The Anatomy of an Expedition | Part 1

The Anatomy of an Expedition | Part 1
Posted on 11/13/2017
art hangingBy Kathy Greeley, Literacy Coach

If you are new to G&P, you might have heard people talking about “expeditions.” But what is an expedition? Are kids going exploring somewhere? While an expedition does involve exploration, there is a lot more to them than that.

At G&P, expeditions are in-depth units of study. They are interdisciplinary, meaning they weave together reading, writing, and research skills while studying important topics in science and social studies. We seek out and learn from experts in our community, we do field work using the world around as a classroom, and we create a high quality final project that shows what students have learned and are able to do. Ideally, we want this final product to not just be a school assignment, but to contribute in some way to our community.

When teachers develop an expedition, they first begin by thinking about the big, complex questions they want their students to explore. These are called Guiding or Essential Questions. For example, when the 2nd grade starts their “E Pluribus Unum or From Many, One” unit (E pluribus unum is the motto of the United States), students are asked to think about these questions:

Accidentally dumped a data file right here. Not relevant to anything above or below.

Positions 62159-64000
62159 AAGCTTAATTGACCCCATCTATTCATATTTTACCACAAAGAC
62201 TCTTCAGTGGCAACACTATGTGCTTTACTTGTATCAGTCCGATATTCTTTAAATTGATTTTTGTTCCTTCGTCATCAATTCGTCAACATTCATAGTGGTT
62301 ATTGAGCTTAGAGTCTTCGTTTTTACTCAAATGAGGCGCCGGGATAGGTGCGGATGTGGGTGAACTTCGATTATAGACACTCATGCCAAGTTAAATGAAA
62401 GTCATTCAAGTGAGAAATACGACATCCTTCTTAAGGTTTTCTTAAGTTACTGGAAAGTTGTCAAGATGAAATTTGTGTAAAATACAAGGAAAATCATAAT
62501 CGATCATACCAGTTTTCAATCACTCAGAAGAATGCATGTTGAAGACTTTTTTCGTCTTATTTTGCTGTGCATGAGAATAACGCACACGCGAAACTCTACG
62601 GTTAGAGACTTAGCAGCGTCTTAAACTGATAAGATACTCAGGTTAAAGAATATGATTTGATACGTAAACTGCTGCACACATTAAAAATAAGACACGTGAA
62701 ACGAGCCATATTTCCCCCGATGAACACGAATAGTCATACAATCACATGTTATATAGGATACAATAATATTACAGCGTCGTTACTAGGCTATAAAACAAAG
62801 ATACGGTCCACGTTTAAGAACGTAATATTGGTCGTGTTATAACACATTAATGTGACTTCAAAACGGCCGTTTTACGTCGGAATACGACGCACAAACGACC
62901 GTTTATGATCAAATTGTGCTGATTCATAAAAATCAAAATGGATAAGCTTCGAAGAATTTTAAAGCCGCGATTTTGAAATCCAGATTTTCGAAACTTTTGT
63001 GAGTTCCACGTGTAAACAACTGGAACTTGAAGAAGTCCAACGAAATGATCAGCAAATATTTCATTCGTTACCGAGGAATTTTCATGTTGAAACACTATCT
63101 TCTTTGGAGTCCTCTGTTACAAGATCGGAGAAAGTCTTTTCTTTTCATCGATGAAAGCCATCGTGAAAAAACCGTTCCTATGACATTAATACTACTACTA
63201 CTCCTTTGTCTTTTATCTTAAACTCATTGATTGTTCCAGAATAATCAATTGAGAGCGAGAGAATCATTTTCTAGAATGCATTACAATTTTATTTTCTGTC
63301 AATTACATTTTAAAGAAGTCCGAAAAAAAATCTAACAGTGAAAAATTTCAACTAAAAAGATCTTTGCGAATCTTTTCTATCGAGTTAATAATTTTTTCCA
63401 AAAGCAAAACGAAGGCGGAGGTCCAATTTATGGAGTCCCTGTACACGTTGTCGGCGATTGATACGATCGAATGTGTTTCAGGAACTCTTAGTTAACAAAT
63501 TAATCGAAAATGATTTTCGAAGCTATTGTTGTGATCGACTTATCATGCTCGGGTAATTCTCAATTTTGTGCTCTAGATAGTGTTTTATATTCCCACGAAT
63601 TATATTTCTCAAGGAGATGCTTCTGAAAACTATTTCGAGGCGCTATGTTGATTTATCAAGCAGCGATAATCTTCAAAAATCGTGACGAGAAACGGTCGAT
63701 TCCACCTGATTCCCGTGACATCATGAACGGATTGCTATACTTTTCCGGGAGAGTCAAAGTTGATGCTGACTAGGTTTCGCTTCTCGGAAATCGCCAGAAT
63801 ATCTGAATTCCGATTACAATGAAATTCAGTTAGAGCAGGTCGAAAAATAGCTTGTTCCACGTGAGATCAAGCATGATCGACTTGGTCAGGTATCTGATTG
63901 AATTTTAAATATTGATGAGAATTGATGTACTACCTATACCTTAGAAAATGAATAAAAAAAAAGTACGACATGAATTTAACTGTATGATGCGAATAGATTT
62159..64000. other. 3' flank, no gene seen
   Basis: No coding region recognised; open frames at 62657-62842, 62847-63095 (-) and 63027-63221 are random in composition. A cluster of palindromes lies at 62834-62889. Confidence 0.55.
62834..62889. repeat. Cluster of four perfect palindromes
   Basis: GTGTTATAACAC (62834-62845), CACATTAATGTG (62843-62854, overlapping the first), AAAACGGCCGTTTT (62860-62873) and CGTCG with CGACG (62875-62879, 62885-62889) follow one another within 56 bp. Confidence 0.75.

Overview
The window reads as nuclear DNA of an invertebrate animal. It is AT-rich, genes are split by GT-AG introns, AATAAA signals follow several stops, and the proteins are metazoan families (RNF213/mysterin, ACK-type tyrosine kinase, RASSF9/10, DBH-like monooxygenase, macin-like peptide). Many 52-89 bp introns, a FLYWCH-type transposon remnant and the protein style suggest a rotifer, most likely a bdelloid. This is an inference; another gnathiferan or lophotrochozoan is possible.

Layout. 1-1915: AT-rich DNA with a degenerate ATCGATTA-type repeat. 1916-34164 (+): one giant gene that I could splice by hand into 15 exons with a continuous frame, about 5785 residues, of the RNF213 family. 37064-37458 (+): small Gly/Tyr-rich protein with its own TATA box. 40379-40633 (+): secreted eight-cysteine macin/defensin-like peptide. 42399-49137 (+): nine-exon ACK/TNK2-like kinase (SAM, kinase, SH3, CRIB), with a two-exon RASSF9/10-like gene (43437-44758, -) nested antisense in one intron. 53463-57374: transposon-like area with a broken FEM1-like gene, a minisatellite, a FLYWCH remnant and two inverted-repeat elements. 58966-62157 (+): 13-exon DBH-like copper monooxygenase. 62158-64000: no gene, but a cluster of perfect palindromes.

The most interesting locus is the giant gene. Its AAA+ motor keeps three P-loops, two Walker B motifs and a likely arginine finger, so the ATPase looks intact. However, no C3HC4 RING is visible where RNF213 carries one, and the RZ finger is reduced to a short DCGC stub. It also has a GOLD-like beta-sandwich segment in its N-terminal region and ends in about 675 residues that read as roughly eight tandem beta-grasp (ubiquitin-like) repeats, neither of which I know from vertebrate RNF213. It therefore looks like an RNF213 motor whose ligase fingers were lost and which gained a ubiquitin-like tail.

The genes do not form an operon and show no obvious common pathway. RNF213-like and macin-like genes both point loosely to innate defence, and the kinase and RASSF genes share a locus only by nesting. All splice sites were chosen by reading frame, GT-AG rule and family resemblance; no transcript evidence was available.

• Who are Americans and where did they come from?
  • Why did people come to America in the past and why do they come now?
  • What did people bring with them and how has that influenced who we are as a country today?
  • With so many different cultures coming together, how do we all get along?
In planning an expedition, teachers identify key academic knowledge and skills they want their students to learn. For example, in 2nd grade, all students learn how to write an informational text. Instead of learning these skills in isolation though, G&P students focus on writing about where their families came from, why they came here, and an important family tradition they brought with them. They brainstorm good questions to interview their families to gather information and learn how to take notes. They learn how to organize these notes and then to write a meaningful informational text that they share and celebrate with each other.

There are more parts to expeditions, too. So stay tuned for the next newsletter. But remember, that an expedition is far more than just a bunch of field trips. It is a thoughtful, challenging academic journey that helps students put the skills they are learning into meaningful practice.
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